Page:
Truss Notch Locations and Heel Height

Truss Notch Locations and Heel Height vs. Purlin Dimensions on Overhang End

Hansen Pole Buildings’ DIY clients BENJAMIN and COURTNEY in DEER LODGE write:

“Hello, I’m trying to understand the difference of a quarter inch between my end wall overhang  purlins and my heel heights. My interior truss has a heel of 19 3/8” and my exterior truss has a  heel of 13 9/16”. My plans call for 2×6 recessed purlins. Assuming the end wall purlins are         perfectly level, wouldn’t that leave about a quarter inch gap between my end wall top chord        truss and the bottom of my purlin?”

Mike the Pole Barn Guru advises;

For those of you following along at home, sitting on your couch with a bag of popcorn….typical Hansen Pole Buildings utilize widely spaced columns (in this instance 12 feet), with a truss pair aligned with each column. Ends of building have a single truss. Roof purlins are on edge (1-1/2” face towards sky) and recessed so top of interior trusses and purlin tops are in the same plane. To     support end overhangs, end truss top chords are lowered to allow purlins to pass over top.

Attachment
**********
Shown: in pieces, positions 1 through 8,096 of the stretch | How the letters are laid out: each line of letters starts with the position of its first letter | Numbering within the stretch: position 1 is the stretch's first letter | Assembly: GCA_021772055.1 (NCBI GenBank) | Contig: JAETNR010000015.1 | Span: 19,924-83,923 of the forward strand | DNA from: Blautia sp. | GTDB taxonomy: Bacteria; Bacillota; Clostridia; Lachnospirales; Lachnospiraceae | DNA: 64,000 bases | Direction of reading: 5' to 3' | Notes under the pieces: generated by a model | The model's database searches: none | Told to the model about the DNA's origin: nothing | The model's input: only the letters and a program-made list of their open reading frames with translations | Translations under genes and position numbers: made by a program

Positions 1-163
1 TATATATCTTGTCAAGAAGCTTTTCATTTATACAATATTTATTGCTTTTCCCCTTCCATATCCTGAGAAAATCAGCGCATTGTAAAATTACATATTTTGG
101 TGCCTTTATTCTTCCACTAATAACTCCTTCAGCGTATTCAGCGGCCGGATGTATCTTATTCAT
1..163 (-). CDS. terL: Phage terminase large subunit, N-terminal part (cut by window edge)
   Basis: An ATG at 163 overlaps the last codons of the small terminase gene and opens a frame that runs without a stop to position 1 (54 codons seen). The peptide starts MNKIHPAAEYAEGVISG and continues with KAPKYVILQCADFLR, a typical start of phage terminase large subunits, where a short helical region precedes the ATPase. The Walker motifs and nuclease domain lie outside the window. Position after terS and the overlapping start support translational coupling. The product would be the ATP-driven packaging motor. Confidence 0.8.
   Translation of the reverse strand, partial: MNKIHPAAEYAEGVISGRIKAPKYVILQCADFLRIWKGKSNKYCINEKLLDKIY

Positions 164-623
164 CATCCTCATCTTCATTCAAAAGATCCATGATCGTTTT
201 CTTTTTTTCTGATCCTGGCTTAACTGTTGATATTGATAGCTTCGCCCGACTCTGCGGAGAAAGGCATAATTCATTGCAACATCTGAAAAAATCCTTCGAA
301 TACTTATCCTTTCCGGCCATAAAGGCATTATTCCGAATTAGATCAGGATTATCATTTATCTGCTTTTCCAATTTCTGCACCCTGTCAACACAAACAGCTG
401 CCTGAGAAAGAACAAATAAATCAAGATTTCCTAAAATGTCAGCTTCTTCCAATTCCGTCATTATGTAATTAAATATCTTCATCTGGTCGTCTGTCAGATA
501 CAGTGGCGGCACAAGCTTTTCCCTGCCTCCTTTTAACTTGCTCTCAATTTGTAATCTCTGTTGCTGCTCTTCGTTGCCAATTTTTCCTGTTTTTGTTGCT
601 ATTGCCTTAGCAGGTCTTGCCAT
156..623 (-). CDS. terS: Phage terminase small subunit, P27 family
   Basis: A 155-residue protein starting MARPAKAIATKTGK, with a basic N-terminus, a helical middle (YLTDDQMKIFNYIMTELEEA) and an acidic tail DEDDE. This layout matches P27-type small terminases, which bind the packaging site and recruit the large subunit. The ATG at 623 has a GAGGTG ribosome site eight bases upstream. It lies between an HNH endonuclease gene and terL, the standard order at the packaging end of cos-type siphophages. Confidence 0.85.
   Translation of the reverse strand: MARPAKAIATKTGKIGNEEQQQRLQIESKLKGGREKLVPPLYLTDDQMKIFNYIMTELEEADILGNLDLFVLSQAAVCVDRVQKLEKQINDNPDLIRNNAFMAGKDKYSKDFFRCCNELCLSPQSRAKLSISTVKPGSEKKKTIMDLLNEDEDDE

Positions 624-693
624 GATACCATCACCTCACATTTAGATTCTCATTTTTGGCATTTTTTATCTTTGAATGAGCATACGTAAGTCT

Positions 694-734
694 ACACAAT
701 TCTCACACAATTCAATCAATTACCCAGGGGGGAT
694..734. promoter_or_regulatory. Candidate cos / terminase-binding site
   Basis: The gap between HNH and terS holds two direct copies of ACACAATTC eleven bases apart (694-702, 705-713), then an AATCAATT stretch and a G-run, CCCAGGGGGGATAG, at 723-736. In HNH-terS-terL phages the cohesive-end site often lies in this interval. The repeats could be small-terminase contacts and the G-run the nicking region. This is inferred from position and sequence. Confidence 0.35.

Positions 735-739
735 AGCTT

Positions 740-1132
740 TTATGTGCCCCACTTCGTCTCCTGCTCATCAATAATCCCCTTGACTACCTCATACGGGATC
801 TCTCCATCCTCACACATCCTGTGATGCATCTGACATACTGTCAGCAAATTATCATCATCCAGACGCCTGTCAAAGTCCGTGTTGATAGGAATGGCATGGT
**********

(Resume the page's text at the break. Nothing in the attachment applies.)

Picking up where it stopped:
This is one of those mysteries confounding builders for centuries. It has resulted in many post frame buildings where the roofline goes up slightly at each building end.

If your roof had absolutely no slope, then end truss heel heights would be 5-1/2″ less than interior truss heels in order to maintain both a flat level ceiling, as well as a smooth roof plane, with 2×6 purlins on edge. When purlins are placed at a slope, however, heel heights need to be adjusted downward in order to appropriately compensate.

Amount of difference required to achieve smooth planes can be found by determining what we refer to as “slope factor”.

In your case with a 4/12 slope we take 4″^2 + 12″^2 = 16 + 144 = 160

Square root of 160 = 12.649 divided by 12 = 1.054

Take slope factor x dimension of purlin = 1.054 x 5.5″ = 5.798″ (or 5-13/16″)

Set the bottom of all trusses to the same height, your purlins will be in firm contact with top of end trusses and your roof plane will be smooth and ready for steel.

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